Pyroglutamate-modified A? (A?pE3-42) peptides are gaining considerable attention as potential key players in the pathology of Alzheimer disease (AD) due to their abundance in AD brain, high aggregation propensity, stability, and cellular toxicity. Overexpressing A?pE3-42 induced a severe neuron loss and neurological phenotype in TBA2 mice. In vitro and in vivo experiments have recently proven that the enzyme glutaminyl cyclase (QC) catalyzes the formation of A?pE3-42. The aim of the present work was to analyze the role of QC in an AD mouse model with abundant A?pE3-42 formation. 5XFAD mice were crossed with transgenic mice expressing human QC (hQC) under the control of the Thy1 promoter. 5XFAD/hQC bigenic mice showed significant elevation in TBS, SDS, and formic acid-soluble A?pE3-42 peptides and aggregation in plaques. In 6-month-old 5XFAD/hQC mice, a significant motor and working memory impairment developed compared with 5XFAD. The contribution of endogenous QC was studied by generating 5XFAD/QC-KO mice (mouse QC knock-out). 5XFAD/QC-KO mice showed a significant rescue of the wild-type mice behavioral phenotype, demonstrating the important contribution of endogenous mouse QC and transgenic overexpressed QC. These data clearly demonstrate that QC is crucial for modulating A?pE3-42 levels in vivo and prove on a genetic base the concept that reduction of QC activity is a promising new therapeutic approach for AD.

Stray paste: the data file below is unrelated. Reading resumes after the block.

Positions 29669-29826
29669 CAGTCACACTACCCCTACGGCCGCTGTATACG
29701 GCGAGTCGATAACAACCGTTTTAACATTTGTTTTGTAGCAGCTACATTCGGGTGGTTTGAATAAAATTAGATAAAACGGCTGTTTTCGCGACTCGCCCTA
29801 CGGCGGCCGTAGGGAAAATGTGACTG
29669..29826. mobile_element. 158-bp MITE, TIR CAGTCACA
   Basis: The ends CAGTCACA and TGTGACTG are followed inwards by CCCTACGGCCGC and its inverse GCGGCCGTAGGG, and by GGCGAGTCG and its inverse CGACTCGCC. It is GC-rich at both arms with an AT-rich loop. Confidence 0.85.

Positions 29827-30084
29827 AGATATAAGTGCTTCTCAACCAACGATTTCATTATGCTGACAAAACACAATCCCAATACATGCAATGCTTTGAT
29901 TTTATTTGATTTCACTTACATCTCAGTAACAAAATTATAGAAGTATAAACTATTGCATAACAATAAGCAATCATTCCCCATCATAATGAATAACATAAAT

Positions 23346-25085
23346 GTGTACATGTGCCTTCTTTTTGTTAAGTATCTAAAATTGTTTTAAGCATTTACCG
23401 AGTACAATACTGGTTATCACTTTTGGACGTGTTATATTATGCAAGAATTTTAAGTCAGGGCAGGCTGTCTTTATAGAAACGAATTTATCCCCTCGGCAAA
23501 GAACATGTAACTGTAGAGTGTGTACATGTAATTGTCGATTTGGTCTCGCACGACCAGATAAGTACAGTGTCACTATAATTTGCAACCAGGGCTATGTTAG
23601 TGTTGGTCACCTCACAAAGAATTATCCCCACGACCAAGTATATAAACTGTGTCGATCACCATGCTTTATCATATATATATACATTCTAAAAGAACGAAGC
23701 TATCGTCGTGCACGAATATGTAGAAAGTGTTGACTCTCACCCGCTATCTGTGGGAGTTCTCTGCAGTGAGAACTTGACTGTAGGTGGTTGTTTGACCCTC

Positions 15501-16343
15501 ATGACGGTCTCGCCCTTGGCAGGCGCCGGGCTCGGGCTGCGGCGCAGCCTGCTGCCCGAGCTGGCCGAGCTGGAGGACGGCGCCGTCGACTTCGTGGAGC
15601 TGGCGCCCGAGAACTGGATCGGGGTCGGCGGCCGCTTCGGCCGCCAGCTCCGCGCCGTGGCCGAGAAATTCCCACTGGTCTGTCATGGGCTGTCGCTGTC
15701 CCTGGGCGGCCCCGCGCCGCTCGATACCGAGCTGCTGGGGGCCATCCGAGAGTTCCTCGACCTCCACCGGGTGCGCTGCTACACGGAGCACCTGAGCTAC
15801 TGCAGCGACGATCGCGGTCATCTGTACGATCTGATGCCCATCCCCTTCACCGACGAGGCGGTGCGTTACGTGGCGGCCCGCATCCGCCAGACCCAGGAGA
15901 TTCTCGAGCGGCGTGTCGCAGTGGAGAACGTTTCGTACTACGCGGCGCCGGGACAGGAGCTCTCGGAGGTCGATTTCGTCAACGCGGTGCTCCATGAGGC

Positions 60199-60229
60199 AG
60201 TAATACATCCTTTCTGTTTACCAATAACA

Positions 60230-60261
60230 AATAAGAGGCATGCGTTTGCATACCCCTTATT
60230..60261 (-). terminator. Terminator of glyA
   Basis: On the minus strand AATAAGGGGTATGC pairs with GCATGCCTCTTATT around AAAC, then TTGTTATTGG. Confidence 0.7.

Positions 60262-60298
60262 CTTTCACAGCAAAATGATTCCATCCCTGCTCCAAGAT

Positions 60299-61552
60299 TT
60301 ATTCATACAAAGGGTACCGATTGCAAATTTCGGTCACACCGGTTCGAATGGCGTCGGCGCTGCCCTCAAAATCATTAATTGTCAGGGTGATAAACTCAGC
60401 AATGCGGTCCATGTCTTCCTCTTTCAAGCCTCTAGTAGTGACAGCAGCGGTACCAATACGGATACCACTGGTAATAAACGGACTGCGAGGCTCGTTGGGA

N-terminally truncated A? peptides starting with pyroglutamate (A?pE3) represent a major fraction of all A? peptides in the brain of Alzheimer disease (AD) patients. A?pE3 has a higher aggregation propensity and stability and shows increased toxicity compared with full-length A?. In the present work, we generated a novel monoclonal antibody (9D5) that selectively recognizes oligomeric assemblies of A?pE3 and studied the potential involvement of oligomeric A?pE3 in vivo using transgenic mouse models as well as human brains from sporadic and familial AD cases. 9D5 showed an unusual staining pattern with almost nondetectable plaques in sporadic AD patients and non-demented controls. Interestingly, in sporadic and familial AD cases prominent intraneuronal and blood vessel staining was observed. Using a novel sandwich ELISA significantly decreased levels of oligomers in plasma samples from patients with AD compared with healthy controls were identified. Moreover, passive immunization of 5XFAD mice with 9D5 significantly reduced overall A? plaque load and A?pE3 levels, and normalized behavioral deficits. These data indicate that 9D5 is a therapeutically and diagnostically effective monoclonal antibody targeting low molecular weight A?pE3 oligomers.